Almost five decades ago, Fawke and Saravanamuttoo proposed a method to simulate gas turbine inter-component volumes within the thermodynamic model [2, 3]. The proposed method found its niche in the field, but it has an increasing degree of differential equations and is too complicated for real-life calculations. The equations that describe the volumes in this method are also known for their low robustness. To cope with these challenges, the designer that is up to use this must take many assumptions to cope with these challenges. In this case, the equations can be simplified, which makes the solution more robust. But, unfortunately, the above studies do not provide any recommendations about a proper algorithm on how to compile the list of requirements for a particular engine. It is not even known whether the dynamics of all inter-component volumes should be simulated.

A few years later, a pretty complete analysis of the general problem of pneumatic volume simulation was made by Glikman in [4]. He described many methods to simulate the volume effect, but, unfortunately, did not pay enough attention to their comparison and highlighting the use cases. Moreover, the book does not cover the specific features of gas turbine engine simulation.

For the past two decades, many scientists have turned their sight to the problem of pneumatic volumes and its effect on engine transients [1, 5, 6, 7, 8, 9, 10, 11]. Most of the papers consider the pneumatic volume consisting of a single region with the performance described by the set of differential equations of mass and energy conservation. Conservation laws are added to the equation sets that describe the operation of components. The resulting set of the conservation laws and the equations of components’ operation compile the final set of equations, known as thermodynamic model. However, some of the works mentioned above still consider an isothermal process in the volume. Thus, only the pressure alternation is simulated keeping the temperature constant.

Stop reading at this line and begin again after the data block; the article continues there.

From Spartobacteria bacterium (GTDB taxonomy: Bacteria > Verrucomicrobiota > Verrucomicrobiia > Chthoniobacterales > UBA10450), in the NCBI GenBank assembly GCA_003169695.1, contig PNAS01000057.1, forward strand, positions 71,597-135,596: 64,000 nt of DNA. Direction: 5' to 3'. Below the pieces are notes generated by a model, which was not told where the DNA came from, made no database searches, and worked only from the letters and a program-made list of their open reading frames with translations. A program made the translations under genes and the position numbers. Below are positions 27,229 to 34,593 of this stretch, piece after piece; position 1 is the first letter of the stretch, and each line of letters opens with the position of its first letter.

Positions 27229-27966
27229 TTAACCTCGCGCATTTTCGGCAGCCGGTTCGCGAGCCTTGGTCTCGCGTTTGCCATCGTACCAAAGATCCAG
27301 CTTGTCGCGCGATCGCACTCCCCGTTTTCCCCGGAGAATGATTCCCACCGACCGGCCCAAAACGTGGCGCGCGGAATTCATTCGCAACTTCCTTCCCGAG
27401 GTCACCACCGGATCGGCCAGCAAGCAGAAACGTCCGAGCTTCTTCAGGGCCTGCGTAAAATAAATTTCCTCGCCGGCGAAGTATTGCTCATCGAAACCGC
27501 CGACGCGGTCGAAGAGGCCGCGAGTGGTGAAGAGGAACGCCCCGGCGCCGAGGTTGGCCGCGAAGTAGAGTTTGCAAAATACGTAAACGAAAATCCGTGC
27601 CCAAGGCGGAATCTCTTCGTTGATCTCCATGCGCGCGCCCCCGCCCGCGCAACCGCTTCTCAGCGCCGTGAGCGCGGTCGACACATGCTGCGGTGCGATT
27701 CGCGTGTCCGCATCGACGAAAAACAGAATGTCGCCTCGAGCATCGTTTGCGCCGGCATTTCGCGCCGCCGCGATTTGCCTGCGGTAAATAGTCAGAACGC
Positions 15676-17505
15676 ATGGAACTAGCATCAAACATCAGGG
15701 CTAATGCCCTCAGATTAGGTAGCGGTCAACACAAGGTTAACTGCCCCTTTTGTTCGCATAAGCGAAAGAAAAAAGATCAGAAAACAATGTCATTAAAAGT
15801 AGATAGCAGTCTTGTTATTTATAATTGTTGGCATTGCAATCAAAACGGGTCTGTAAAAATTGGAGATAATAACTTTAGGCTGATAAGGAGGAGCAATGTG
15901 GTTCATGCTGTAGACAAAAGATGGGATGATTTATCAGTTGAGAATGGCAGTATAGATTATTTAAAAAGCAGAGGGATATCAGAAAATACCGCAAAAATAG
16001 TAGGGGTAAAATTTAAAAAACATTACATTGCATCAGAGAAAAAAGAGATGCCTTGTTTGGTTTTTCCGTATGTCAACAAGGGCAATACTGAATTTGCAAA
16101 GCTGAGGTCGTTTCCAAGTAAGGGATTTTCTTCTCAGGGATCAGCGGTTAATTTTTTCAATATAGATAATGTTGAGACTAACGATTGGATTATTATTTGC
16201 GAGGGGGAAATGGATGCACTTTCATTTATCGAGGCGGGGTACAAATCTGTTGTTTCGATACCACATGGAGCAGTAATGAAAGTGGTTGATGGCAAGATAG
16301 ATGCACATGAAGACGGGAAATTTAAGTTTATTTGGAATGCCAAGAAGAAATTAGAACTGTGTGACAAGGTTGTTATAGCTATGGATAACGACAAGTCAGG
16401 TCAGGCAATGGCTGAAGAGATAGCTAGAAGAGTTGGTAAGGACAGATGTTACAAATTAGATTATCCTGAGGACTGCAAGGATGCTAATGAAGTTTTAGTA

Wrapping up the analysis made above, the thermodynamic models including the models of pneumatic volumes take the assumptions listed below:

In many cases the process in the volume is considered to be isothermal.

The momentum conservation is omitted.

The volume model can be called an “all-in-one-volume.”

One of the shortcomings of the methods overviewed before consists in omitting the momentum conservation law [12]; however, it plays a considerable role in an overall accuracy of the simulation.

The importance of the momentum conservation was also confirmed by Shi et al. in the study [13]. The authors deal with three engine models called “no volume effect,” “traditional simplified volume effect,” and “compressibility volume effect.” However, this study focuses only on the time delay of the transient because of the volume effect. The other parameters of the transient were not discussed in the study.

The gas turbine models allowing for the momentum conservation in pneumatic volumes are also presented in papers [14, 15, 16]. However, the authors do not indicate the range of tasks when it is essential to take into consideration the volume effect.

A new software PROOSIS for simulation in the area of propulsion allows more precise pneumatic volume description that includes the momentum conservation law. Henke et al. in their paper [17] introduce the PROOSIS capabilities in simulating gas turbine transients. One of their conclusions is that the time of transients caused by the volume effect is generally determined by the mass conservation. This is disputable, and it will be shown in the present chapter that indeed the transients are longer.